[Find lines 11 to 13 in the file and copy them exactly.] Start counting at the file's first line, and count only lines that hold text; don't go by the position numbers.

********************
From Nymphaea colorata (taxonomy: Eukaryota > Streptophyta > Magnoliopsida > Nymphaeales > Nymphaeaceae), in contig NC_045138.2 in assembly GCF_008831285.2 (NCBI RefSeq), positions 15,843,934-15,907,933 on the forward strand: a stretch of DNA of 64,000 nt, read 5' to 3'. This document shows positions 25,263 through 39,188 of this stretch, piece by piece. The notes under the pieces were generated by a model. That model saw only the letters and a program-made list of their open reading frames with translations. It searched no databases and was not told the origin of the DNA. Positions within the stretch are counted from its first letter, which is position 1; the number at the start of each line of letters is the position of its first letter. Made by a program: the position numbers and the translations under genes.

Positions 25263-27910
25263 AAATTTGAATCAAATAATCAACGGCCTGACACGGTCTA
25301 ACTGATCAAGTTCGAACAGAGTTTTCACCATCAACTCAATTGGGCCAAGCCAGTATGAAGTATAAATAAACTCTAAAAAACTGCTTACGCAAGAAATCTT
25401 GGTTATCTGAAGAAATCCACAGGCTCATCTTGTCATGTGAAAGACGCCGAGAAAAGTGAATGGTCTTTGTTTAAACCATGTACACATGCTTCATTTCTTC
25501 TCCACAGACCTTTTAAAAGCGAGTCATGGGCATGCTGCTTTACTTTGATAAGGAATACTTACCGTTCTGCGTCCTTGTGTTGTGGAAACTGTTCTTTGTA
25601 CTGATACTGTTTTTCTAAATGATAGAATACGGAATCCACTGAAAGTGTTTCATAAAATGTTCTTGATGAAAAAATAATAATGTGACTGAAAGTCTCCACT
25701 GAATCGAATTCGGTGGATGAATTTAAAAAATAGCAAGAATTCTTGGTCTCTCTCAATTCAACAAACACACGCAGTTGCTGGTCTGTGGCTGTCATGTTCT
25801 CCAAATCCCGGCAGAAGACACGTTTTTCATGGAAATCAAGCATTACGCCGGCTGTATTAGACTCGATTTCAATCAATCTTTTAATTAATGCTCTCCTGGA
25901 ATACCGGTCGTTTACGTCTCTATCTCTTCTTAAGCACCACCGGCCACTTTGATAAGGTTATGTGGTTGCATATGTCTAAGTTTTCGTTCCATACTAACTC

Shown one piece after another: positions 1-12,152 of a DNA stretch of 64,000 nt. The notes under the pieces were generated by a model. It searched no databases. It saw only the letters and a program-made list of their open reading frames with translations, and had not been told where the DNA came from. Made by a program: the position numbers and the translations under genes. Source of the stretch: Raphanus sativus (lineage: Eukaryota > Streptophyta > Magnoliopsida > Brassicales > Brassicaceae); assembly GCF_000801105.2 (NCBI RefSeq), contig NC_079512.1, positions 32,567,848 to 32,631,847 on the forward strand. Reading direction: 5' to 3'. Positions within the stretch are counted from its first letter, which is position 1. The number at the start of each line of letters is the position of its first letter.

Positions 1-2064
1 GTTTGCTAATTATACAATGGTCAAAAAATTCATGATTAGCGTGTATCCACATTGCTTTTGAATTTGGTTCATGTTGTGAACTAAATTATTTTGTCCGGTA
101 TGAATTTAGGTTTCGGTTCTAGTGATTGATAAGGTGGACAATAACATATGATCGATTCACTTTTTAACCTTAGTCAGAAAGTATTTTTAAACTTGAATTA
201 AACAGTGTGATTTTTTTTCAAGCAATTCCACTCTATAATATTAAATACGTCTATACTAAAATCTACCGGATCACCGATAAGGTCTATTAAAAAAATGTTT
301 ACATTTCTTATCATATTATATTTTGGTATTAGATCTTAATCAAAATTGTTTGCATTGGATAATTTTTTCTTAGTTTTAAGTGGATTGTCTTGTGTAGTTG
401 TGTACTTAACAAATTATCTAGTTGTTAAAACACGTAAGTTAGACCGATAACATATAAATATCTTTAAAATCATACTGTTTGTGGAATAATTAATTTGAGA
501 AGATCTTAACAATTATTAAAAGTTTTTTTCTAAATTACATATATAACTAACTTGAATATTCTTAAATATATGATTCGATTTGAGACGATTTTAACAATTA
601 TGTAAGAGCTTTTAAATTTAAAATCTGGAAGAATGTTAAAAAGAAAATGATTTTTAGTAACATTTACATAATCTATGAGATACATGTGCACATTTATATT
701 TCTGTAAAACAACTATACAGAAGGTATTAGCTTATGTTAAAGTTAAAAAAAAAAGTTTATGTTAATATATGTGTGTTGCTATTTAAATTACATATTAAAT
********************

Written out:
Shown one piece after another: positions 1-12,152 of a DNA stretch of 64,000 nt. The notes under the pieces were generated by a model. It searched no databases. It saw only the letters and a program-made list of their open reading frames with translations, and had not been told where the DNA came from. Made by a program: the position numbers and the translations under genes. Source of the stretch: Raphanus sativus (lineage: Eukaryota > Streptophyta > Magnoliopsida > Brassicales > Brassicaceae); assembly GCF_000801105.2 (NCBI RefSeq), contig NC_079512.1, positions 32,567,848 to 32,631,847 on the forward strand. Reading direction: 5' to 3'. Positions within the stretch are counted from its first letter, which is position 1. The number at the start of each line of letters is the position of its first letter.

Positions 1-2064
1 GTTTGCTAATTATACAATGGTCAAAAAATTCATGATTAGCGTGTATCCACATTGCTTTTGAATTTGGTTCATGTTGTGAACTAAATTATTTTGTCCGGTA